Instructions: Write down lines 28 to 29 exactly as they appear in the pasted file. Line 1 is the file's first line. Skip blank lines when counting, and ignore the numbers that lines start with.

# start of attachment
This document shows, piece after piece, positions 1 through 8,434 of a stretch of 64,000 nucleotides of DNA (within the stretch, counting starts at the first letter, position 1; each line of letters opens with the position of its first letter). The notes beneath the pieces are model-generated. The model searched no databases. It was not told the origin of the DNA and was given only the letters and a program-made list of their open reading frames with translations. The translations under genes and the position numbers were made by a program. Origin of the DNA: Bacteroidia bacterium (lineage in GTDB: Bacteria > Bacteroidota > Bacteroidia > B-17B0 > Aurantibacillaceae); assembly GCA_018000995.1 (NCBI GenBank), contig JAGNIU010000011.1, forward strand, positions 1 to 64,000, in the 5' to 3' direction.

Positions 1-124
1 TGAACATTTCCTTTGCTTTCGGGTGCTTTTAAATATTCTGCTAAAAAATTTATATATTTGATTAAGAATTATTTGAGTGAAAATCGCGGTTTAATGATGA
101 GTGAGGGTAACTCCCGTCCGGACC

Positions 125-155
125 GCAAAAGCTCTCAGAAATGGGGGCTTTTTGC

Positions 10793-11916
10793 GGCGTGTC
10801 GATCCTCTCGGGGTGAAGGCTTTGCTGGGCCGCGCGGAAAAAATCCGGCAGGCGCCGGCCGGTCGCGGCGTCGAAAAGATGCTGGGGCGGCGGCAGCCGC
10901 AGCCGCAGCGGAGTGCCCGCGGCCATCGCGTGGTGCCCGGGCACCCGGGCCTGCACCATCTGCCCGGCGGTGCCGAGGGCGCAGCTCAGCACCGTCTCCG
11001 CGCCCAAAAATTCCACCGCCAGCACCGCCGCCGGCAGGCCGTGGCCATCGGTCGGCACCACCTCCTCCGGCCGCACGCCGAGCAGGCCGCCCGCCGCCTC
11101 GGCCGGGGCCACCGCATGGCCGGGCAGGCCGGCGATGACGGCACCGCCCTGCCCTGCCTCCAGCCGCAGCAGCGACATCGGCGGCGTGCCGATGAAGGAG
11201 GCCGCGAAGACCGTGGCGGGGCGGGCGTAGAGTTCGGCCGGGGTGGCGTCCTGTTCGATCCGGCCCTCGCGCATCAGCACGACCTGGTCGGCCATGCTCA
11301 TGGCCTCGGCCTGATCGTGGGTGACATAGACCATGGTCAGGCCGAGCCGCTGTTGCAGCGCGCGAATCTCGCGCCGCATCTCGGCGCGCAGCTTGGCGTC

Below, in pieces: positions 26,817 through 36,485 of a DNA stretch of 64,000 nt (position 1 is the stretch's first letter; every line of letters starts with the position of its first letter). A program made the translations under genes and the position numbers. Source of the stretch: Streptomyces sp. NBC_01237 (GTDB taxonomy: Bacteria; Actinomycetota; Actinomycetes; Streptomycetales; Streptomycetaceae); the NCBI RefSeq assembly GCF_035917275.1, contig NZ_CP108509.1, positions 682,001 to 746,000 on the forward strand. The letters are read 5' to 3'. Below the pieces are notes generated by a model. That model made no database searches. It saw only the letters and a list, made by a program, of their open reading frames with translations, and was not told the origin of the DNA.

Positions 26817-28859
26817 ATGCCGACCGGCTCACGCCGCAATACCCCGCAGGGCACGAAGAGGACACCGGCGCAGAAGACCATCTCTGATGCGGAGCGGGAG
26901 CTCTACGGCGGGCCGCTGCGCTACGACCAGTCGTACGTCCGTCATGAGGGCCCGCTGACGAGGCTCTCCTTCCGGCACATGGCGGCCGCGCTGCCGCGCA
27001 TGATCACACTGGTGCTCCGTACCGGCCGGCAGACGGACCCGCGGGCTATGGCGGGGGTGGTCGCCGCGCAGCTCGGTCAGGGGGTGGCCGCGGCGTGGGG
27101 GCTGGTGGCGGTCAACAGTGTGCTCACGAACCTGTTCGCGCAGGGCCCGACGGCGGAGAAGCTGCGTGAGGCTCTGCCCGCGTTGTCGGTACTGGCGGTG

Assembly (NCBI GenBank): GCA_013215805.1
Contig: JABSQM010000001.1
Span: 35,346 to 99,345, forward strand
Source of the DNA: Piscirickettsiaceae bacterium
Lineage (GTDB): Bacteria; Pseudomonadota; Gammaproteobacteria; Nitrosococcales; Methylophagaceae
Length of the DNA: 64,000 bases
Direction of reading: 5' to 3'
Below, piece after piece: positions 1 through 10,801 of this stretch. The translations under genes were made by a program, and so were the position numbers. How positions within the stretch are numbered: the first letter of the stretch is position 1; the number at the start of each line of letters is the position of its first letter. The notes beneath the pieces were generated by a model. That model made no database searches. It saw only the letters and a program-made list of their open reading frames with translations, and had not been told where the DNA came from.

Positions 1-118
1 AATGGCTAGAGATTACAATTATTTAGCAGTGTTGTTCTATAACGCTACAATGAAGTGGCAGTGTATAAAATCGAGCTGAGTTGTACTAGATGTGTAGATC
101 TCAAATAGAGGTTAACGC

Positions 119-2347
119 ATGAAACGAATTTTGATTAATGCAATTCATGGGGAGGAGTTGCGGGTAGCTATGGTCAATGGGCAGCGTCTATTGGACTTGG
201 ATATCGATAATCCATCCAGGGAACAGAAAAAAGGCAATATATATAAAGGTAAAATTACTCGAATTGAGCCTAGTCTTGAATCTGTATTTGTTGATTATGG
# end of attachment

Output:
Below, piece after piece: positions 1 through 10,801 of this stretch. The translations under genes were made by a program, and so were the position numbers. How positions within the stretch are numbered: the first letter of the stretch is position 1; the number at the start of each line of letters is the position of its first letter. The notes beneath the pieces were generated by a model. That model made no database searches. It saw only the letters and a program-made list of their open reading frames with translations, and had not been told where the DNA came from.

Positions 1-118